Zofia Emily Pozmanska
6 August 1866
|Died||1934 (aged 67–68)|
Daszyńska-Golińska was born in Warsaw in 1866. Her father and her mother came from educated families. She became interested in social issues and science and after studying at the Warsaw government school she went to Zurich. In Switzerland she studied philosophy, history, politics, and economics.
She married the political activist Felix Daszyński in Switzerland, but the marriage ended when her husband died after two years of tuberculosis. Her brother-in-law, Ignacy Daszynski, took over his brother's legacy and founded the Polish Socialist Party. He became Poland's first Prime Minister. Her second husband was a botanist named Golinski, although she remained interested in the politics she shared with her first husband. In 1891 she achieved a doctorate in demographics concerning the eighteenth century population of Zurich.
She then studied unofficially on the outskirts of the University of Vienna, as women could not enroll and some ideas were difficult to discuss. The institution she helped was unofficially named the Flying University. The organisation enrolled students on courses and existed from 1885 to 1907 when it achieved official recognition and became the Society for Scientific Studies. Daszyńska-Golińska taught in Berlin as an assistant Professor from 1894 to 1896, before moving to Krakow. She supported the Polish Socialist Party and wrote a number of books and published academic papers. In 1919, she became a professor at the Free Polish University. She lectured on Economics and social issues, including labour protection.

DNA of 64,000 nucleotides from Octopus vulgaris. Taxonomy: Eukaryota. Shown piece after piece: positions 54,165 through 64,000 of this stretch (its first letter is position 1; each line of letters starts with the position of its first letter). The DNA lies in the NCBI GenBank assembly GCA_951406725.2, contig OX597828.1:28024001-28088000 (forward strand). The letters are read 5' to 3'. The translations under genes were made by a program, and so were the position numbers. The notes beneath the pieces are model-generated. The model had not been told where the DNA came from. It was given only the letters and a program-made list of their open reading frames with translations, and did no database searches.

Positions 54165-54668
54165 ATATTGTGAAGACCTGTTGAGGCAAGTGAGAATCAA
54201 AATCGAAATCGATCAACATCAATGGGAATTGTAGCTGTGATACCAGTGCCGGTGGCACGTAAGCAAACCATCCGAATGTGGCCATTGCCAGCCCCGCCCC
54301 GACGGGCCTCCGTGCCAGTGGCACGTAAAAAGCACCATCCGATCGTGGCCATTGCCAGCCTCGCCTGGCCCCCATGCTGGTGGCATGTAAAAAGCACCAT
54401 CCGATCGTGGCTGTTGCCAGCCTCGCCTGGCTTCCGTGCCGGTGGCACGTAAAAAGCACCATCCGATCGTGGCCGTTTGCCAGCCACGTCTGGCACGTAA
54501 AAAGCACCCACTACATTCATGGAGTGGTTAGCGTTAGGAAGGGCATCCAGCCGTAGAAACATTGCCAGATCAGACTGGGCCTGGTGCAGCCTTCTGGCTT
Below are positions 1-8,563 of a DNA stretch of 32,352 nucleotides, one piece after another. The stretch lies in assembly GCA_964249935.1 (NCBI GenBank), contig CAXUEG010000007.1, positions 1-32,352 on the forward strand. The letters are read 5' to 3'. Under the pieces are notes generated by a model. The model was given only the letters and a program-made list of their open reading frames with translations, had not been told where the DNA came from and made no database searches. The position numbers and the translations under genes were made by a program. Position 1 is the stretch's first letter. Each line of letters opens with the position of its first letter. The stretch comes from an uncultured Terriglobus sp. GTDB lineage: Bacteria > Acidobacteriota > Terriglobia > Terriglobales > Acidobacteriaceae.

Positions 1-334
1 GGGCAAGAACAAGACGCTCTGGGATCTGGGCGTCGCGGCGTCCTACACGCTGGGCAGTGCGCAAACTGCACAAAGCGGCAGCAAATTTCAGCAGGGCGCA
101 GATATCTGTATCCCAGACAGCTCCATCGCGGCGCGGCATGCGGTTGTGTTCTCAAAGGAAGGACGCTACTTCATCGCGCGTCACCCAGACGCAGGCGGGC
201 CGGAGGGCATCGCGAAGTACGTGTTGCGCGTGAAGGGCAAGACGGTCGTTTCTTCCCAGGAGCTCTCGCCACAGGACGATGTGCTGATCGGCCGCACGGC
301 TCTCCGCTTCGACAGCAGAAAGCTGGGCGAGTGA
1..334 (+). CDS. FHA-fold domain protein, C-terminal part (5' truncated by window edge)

Daszyńska-Golińska was said to be more moderate than Marxist, and followed the approach of Eduard Bernstein. From 1928 to 1932 she was a member of the Polish senate, representing the BBWR party. Around this time she was a member of a number of leading feminist organisations, including the Little Entente of Women.
She died in 1934 in Warsaw. She was awarded the Officer's Cross of Polonia Restituta. She had published more than eighty books, including Breakthrough in Socialism in 1900, her two volume The Social Economy in 1906-7, Through a cooperative system for the future in 1921, Issues of population policy in 1927, and Social Policy in 1933.
- Haan, Francisca de; Daskalova, Krasimira; Loutfi, Anna (2006). Biographical Dictionary of Women's Movements and Feminisms in Central, Eastern, and South Eastern Europe: 19th and 20th Centuries. Central European University Press. ISBN 9789637326394.
- Sophia Daszyńska-Golińska (1866-1934), retrieved April 2014
- Mühlen, Hermynia Zur; Gossman, Lionel (2010). The end and the beginning : the book of my life. Cambridge, United Kingdom: Open Book Publishers. p. 190. ISBN 1906924279.
- Haan, edited by Francisca de; Daskalova, Krassimira; Loutfi, Anna (2005). Biographical dictionary of women's movements and feminisms in Central, Eastern, and South Eastern Europe : 19th and 20th centuries (1st ed.). New York: Central European University Press. pp. 102–205. ISBN 9637326391.
- Zofia Daszyńska-Golińska, portalwiedzy.onet.pl, retrieved 54 April 2014